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Subspecialties Retina, Practice Management, Health Economics and Policy

Wait, Treat, Repeat?

It is widely known that the global prevalence of diabetes – as well as the complications, deaths, and societal costs associated with it – continue to escalate, with no signs of abating. Unsurprisingly, eye specialists are encountering more patients with diabetic eye disease today than ever before. With diabetic macular edema (DME) remaining a major cause of vision loss, it is essential that all ophthalmologists know how to manage their diabetes patients in the most effective way.

Here are some practical pointers on how to manage DME, based on substantive clinical trial evidence published by the independent body, Diabetic Retinopathy Clinical Research Retina Network (, and key presentations given on the international congress stage.

Start treatment with anti-VEGF therapy

Intravitreal anti-vascular endothelial growth factor (anti-VEGF) therapy is the recommended initial treatment for vision impairment due to DME; it has been shown to provide superior visual and anatomic outcomes compared with laser photocoagulation treatment alone (1, 2, 3, 4). In the Protocol I study, anti-VEGF therapy with prompt laser proved to be no better than anti-VEGF treatment plus deferred laser (2, 3), and as such, laser use should be reserved for those eyes that show no improvement beyond six months of anti-VEGF therapy.

When to consider first-line aflibercept

Intravitreal aflibercept has shown superiority to ranibizumab and bevacizumab over the first and second year of treatment, respectively, in DME eyes with baseline visual acuity (VA) 20/50 or worse (<69 letters) (1, 5, 6), which makes it the anti-VEGF drug of choice in these patients. Though aflibercept, ranibizumab and bevacizumab yield similar gains in vision for patients with 20/32 or 20/40 vision (≥69 letters) at the start of treatment, according to data, at 12 months, those receiving aflibercept are more likely to improve by three or more lines of vision (≥15 letters) from baseline (5). This improvement in vision has been found to be even more pronounced when patients are treated with aflibercept over a two-year period, in comparison with ranibizumab and bevacizumab (6).

Typically begin with six monthly injections

In most DME cases, resolution of edema and VA outcomes continue to improve through six months of consecutive, monthly anti-VEGF injections (2, 5, 7). Patients are unlikely to lose vision if treated intensively at the start and given subsequent injections or focal/grid laser photocoagulation treatments as needed to achieve stability (8).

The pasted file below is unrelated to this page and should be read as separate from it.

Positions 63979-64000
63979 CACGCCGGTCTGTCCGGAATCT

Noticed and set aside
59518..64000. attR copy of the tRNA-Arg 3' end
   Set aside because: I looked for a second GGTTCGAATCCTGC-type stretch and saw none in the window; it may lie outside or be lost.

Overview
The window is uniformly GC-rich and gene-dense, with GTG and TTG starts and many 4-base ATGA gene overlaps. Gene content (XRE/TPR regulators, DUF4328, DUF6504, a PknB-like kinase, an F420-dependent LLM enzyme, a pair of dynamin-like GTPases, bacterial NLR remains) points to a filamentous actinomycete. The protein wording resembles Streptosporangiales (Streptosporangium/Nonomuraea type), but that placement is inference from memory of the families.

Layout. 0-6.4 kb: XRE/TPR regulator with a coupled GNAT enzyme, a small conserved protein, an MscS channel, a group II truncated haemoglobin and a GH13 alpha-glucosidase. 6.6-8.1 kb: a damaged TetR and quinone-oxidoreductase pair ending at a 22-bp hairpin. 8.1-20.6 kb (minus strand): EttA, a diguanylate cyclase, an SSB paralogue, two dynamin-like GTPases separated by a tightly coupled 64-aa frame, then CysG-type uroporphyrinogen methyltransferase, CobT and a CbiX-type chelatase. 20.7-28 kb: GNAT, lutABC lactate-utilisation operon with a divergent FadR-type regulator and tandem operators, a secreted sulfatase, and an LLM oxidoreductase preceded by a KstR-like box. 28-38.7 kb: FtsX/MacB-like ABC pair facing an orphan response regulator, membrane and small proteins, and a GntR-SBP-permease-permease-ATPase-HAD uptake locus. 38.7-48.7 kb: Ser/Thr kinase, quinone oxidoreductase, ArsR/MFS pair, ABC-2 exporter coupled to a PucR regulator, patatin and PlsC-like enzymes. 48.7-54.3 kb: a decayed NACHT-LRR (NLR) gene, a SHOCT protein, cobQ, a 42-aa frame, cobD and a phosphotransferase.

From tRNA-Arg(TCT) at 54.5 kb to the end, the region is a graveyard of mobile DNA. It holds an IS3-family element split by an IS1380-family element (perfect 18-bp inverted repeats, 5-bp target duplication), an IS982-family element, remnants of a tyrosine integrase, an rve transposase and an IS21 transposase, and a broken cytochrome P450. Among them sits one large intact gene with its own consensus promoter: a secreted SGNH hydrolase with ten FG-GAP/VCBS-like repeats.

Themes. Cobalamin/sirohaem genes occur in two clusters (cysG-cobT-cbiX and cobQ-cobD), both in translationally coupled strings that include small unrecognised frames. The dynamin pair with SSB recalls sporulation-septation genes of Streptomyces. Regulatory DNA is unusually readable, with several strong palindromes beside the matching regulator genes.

Choose anti-VEGF over corticosteroids

Given a choice of intravitreal anti-VEGF or corticosteroid treatment, there is stronger data to suggest that more sustained VA improvement can occur with the former. Treatment groups in Protocol I originally managed with laser or triamcinolone plus laser had a gradual improvement in VA after subsequent treatment with ranibizumab, but – whether phakic or pseudophakic at baseline – did not achieve the same long-term vision improvements as those treated with ranibizumab as first-line therapy (9). Cataract removal in the presence of edema does not always lead to meaningful vision improvement (10).

In cases of persistent DME after six monthly anti-VEGF injections, corticosteroids also have limited benefit, especially in phakic eyes. Results from Protocol U show that adding an intravitreal dexamethasone implant to continued ranibizumab treatment in patients with persistent DME does not improve VA at 24 weeks more than continued anti-VEGF therapy alone, although combination corticosteroid and anti-VEGF treatment is more likely to reduce retinal thickness and raise intraocular pressure (11).

Resume anti-VEGF only if central subfield thickness worsens

Regardless of anti-VEGF treatment, meaningful gains in vision with minimal risk of vision loss over two years have been observed in eyes with persistent DME through 24 weeks in Protocol T (Table 1) (8). It is suggested that anti-VEGF treatment is only resumed if there is worsening of central subfield thickness on OCT or VA until stability is achieved.

Follow the retreatment regimen

By observing the approach to anti-VEGF retreatment, most eyes with DME treated with ranibizumab, and either prompt or deferred laser, will maintain the vision gains achieved at one year through five years, with little additional treatment required after three years (3). Sustained vision improvements have been shown to be maintained in the absence of continued treatment unless worsening, with fewer than five injections in years three to five compared with a median of nine injections in the first year of Protocol I. At five years, 56 percent of participants in the deferred laser group in this study did not receive laser.

Vision gains absent at month three? Continue treatment